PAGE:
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Final Blog Posts from Rollins’ Summer 2014 LGBT Advocacy Interns

Hanna Cody @ Supporting and Mentoring Youth Advocates and Leaders (SMYAL) in Washington, DC

As I sit on the plane heading back to Minnesota, I can’t help but realize how wonderfully unexpected these past two months have been.  I came to Washington D.C. excited, but completely unaware of how transformative this summer would be.  My time at American University and SMYAL has helped me grow in my strengths as well as confidence.  A week ago I successfully executed a donor cultivation event that I planned from start to finish all on my own; I have watched a taping of Meet the Press; I had breakfast with Senator Al Franken; I was quoted in Tagg Magazine, DC’s premiere lesbian publication; and I 06.29.14_002met countless amazing people, including my wonderful roommate.  I loved my time here so much that I will be returning to American University as a participant in their Washington Semester Program for the fall.  I could not be happier to return to this incredible city in three weeks.  I honestly don’t know if I could ever sufficiently put into the words the experiences I’ve had and the lessons that I’ve learned this summer, but for the purposes of this blog, I will do my best to summarize.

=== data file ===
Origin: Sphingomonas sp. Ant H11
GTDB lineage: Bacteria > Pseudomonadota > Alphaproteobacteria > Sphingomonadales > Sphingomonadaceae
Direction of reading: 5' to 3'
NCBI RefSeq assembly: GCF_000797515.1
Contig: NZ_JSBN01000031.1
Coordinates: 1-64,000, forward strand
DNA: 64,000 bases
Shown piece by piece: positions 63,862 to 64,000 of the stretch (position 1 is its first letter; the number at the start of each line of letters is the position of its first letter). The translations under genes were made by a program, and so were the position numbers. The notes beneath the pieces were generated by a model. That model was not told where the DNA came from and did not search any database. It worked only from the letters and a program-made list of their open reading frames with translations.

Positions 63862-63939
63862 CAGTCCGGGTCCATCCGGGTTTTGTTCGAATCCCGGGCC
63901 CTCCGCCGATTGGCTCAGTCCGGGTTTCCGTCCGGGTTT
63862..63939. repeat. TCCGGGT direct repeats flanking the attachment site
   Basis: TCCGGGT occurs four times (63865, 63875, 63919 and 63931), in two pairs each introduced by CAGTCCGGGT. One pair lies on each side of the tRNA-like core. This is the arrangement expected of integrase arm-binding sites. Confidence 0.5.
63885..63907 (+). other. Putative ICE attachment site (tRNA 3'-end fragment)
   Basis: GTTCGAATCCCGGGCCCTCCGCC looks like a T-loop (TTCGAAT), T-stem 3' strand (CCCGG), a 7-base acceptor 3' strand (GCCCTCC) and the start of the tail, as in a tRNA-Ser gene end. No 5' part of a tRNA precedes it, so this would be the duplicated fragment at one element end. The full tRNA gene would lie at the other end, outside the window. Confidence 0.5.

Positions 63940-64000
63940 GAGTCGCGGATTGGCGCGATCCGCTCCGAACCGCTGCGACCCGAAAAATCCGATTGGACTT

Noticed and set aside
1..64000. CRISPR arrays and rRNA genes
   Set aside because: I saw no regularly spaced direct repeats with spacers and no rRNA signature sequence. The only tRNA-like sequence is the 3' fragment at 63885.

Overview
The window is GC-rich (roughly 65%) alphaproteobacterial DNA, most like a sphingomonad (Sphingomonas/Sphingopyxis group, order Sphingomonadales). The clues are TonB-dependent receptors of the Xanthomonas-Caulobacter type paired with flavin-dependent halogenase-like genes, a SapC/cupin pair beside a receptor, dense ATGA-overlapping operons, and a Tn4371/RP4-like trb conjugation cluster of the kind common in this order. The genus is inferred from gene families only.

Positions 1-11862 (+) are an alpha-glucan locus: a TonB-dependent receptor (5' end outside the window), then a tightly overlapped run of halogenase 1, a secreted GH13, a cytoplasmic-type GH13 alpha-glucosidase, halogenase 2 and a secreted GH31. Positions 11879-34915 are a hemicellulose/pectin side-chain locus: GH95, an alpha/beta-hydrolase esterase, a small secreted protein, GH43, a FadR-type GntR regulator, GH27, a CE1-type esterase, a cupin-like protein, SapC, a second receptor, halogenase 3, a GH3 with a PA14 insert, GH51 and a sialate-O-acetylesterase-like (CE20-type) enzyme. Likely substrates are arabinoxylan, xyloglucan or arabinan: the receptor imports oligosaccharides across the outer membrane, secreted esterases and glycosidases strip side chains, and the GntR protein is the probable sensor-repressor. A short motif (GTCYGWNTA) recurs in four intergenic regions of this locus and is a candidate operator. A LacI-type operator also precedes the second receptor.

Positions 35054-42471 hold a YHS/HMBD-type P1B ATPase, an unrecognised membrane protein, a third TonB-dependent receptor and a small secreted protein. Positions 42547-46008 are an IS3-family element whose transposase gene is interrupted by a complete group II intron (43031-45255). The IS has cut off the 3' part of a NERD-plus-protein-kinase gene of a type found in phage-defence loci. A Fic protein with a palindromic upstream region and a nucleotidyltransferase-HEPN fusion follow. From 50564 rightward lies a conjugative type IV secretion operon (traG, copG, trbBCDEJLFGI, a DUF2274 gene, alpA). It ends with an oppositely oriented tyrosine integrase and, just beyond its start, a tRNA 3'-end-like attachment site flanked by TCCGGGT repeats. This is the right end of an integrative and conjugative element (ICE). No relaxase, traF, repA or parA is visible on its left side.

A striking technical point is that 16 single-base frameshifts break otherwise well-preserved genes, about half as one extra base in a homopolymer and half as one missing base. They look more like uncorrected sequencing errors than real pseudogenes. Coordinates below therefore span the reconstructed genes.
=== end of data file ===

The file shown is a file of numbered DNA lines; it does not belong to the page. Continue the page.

This summer, I have learned that:

  • Laughing makes you a better advocate. It can be easy to get bogged down, worn out or take yourself too seriously, and though putting in late hours at work can be good, being too tired to function isn’t.  Taking care of yourself by taking time off work, or stopping to laugh with your coworkers gives you the energy to do your job better.
  • We are very far from equality.  My last weeks at SMYAL heavily focused on finding ways to engage queer women to become donors and get involved in supporting SMYAL’s programs.  As we continued to brainstorm, it became increasingly evident that women were not involved in SMYAL, not for a lack of interest, but because our system (and probably the LGBT advocacy movement at large) was heavily geared towards supporting the needs of gay men.  Even though our society is making strides towards equality, it is obvious that much more needs to be done to make sure that no one, regardless of their sexual orientation or gender, is underrepresented or ignored.
  • Never pass up the chance to build a relationship. When working in any field, it’s inevitable that you’ll have to interact with people.  It never hurts to take some time to grab coffee, learn more and start establishing a good relationship for the future.